Early this year, the BC Government and Service Employees' Union (BCGEU) was proud to endorse the Sanctuary City Principles for Vancouver:

  1. Access to basic and essential services will be determined by need and not migration status: Services such as education, health services, food security, dignified housing, public transit, public safety, legal aid, and municipal services are meant for everyone regardless of status.
  2. Access without fear: The fear of debt, deportation, and/or death should not limit people’s access to services. We recognize that the responsibility of enforcing immigration law falls onto Canada Border Services Agency (CBSA) and Citizenship and Immigration Canada (CIC) alone, and is NOT the responsibility of service providers, health care workers, other police agencies, transit security nor the municipal government.

As part of the plan to integrate the principles into the work of the BCGEU, the Education Department will be initiating a pilot where Sanctuary City workshops will be integrated into our education plan for some of our members who work with the public. "Letting our members know they don't have to check a client's migration status is an important step toward providing a safe space for care," said Andrea Duncan, vice president of community social services. "We are starting with our workers who deal with the most vulnerable populations, and depending on the pilot, we will expand to other components."

For more information on Sanctuary City and its principles, click here.
For more information on BCGEU's education department, click here.

April 25, 2016

Ergonomics in the workplace

Ergonomics is the science of adapting the workplace to the worker and the product to the user.

You are at risk of developing musculoskeletal injuries (MSI) when you carry out work without first considering how the workplace suits you. This can lead to disabling conditions if not recognized and treated in the early stages. The Occupational Health and Safety Regulations, Sections 4.46 – 4.53, require employers to set up an Ergonomics program at their workplace.

First and foremost, employers should consult with their workers and the OHS committee. The consultation process is most beneficial if it is carried out before a workspace changes or during the preliminary setup stages of a new workspace. A risk assessment must be conducted to identify which workers may be at risk of receiving a musculoskeletal injury. Risk factors that must be considered include:

  • The amount of force required to carry out tasks
  • The duration and frequency of these tasks
  • Contact stresses or awkward postures 
  • The size, shape and weight of handled objects
  • The layout of workstations
  • How often workers are required to reach 
  • Environmental conditions 

Other risk factors to consider include: the ability of the worker to vary their task, the work rate and how much recovery time there is between tasks.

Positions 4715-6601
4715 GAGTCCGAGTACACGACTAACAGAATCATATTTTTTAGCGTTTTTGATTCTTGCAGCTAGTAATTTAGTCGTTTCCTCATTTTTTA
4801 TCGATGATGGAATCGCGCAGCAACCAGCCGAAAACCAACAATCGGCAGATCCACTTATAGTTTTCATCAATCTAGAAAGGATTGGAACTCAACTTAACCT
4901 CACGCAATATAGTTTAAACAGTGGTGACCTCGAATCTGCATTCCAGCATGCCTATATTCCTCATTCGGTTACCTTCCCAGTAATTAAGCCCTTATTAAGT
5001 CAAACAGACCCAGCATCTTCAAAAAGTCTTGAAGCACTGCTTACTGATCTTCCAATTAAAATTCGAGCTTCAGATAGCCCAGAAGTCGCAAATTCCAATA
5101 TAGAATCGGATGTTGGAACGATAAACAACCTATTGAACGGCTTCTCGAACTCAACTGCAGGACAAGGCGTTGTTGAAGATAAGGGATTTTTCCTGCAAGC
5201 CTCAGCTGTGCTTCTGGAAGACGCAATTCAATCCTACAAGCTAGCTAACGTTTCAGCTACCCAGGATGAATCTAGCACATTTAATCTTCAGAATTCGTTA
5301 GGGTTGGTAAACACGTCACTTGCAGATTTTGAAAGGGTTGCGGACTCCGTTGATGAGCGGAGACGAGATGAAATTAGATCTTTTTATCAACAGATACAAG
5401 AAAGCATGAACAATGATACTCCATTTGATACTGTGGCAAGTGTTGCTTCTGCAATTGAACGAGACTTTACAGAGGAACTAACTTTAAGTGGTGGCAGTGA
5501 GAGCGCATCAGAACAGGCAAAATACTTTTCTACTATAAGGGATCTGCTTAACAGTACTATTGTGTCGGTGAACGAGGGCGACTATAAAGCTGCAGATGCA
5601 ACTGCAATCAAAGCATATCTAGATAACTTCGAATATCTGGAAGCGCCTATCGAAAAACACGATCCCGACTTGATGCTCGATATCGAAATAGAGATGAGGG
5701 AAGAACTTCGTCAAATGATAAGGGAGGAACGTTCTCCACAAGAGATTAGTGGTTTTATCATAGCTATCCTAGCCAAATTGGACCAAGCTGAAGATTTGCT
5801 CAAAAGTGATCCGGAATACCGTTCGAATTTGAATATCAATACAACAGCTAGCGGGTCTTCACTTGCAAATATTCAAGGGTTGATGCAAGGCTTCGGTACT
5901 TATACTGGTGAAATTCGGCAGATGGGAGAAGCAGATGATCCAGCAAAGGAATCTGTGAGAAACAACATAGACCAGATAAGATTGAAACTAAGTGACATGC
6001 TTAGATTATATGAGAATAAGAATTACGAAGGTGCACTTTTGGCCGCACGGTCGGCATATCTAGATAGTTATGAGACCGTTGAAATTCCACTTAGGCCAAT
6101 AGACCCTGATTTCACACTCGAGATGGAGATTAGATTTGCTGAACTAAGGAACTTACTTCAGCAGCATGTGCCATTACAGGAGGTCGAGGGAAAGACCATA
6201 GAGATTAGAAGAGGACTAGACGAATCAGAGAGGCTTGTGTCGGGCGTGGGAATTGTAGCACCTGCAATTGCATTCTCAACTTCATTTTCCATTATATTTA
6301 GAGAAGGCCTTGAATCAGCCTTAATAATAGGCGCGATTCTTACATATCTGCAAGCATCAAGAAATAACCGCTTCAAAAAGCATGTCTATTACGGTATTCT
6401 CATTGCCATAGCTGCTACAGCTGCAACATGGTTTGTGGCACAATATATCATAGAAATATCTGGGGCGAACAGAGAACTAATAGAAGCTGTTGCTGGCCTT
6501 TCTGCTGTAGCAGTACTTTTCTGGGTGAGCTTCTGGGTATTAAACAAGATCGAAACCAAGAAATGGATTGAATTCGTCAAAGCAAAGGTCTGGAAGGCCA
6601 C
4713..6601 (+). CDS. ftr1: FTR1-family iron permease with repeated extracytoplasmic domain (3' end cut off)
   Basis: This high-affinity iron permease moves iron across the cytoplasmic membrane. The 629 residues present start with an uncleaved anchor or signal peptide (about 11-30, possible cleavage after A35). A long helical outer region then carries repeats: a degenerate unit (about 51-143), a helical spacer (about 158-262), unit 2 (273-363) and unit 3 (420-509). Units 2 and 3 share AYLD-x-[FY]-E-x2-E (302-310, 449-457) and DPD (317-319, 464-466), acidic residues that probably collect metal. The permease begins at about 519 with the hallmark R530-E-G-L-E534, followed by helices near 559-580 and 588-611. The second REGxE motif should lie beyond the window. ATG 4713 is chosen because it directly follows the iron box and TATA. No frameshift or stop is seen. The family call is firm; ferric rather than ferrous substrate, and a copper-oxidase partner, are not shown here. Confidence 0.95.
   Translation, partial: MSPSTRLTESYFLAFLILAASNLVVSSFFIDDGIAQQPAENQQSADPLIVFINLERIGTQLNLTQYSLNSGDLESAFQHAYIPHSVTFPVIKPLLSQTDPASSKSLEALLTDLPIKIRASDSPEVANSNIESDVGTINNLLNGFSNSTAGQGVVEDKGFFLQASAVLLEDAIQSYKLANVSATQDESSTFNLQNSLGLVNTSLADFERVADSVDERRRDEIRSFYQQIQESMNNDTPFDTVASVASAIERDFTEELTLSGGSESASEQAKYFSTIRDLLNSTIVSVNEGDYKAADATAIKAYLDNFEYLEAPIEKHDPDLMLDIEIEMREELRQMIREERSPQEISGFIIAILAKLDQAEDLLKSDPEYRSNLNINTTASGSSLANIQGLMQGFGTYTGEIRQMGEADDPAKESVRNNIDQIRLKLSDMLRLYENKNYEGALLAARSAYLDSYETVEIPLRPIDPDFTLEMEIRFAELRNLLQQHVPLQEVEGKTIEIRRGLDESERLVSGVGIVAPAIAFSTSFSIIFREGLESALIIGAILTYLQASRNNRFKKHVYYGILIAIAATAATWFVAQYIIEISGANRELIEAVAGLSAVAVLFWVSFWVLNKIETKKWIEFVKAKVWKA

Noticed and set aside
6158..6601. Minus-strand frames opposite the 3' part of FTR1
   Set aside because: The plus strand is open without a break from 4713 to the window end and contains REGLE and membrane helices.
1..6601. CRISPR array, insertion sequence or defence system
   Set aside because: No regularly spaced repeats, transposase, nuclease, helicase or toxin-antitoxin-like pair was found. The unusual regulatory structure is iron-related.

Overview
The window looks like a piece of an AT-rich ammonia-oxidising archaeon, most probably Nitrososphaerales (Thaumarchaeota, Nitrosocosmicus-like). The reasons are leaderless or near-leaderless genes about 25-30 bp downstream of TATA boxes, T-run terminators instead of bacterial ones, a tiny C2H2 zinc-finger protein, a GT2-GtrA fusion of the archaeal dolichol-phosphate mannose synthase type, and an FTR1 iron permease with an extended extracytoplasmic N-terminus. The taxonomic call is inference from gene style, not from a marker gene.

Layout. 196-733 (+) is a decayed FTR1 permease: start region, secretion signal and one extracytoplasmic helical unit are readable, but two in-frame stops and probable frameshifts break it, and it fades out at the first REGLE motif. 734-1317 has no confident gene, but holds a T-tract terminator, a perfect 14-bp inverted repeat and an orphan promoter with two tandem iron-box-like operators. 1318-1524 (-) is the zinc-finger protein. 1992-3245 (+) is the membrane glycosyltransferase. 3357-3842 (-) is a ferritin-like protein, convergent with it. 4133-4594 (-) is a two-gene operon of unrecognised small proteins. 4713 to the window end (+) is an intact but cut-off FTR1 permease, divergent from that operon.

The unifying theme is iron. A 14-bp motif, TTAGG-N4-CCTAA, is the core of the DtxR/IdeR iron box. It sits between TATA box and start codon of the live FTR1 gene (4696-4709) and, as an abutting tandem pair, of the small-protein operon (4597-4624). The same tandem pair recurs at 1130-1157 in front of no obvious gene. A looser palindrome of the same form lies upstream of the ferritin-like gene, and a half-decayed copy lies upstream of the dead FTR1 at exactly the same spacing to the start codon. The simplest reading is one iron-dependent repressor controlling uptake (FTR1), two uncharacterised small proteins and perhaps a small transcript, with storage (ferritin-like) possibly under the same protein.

Once the risk assessment is completed and the employer has identified where the risks of injury are, the employer must then mitigate this risk by implementing control measures to protect the worker. The first step in this hierarchy of control measures is to eliminate the risk. If the risk cannot be eliminated, the employer must minimize this risk by substituting a safer process to protect the worker. If that is not sufficient to protect the worker, engineering a change to tools or the workspace must be considered.  Administrative controls could be implemented to change the staffing mix or to provide extra training. The last control measure the employer should consider is to provide personal protective equipment. This is a last resort and the least preferred control measure.

As a worker you have the right to be educated and properly trained to identify ergonomic risks, to recognize the early signs of MSI’s and to learn about the potential health effects. You must be trained to use safe work procedures and to correctly use mechanical aids and personal protective equipment. 

If you feel you are at risk of a musculoskeletal injury, you have the right to ask for an ergonomic assessment and the employer must provide you with this assessment. There is a definite link between poor work ergonomics and worker’s satisfaction and performance. A workplace without an effective ergonomic program can cause workers to suffer physical and emotional stress. This results in low productivity and poor quality of work. A proactive employer can help to support a positive working environment by ensuring an effective ergonomics program is in place and reviewed on an annual basis.

The BCGEU offers OHS courses in ergonomic assessment for direct government workers as well as workers covered under labour code agreements. Ensure you protect yourself from a musculoskeletal injury. Get educated about workplace ergonomics and your health and safety rights.

For more information, contact the BCGEU OHS department at ohs@bcgeu.ca or call 604-291-9611.

UNIFOR467/MoveUP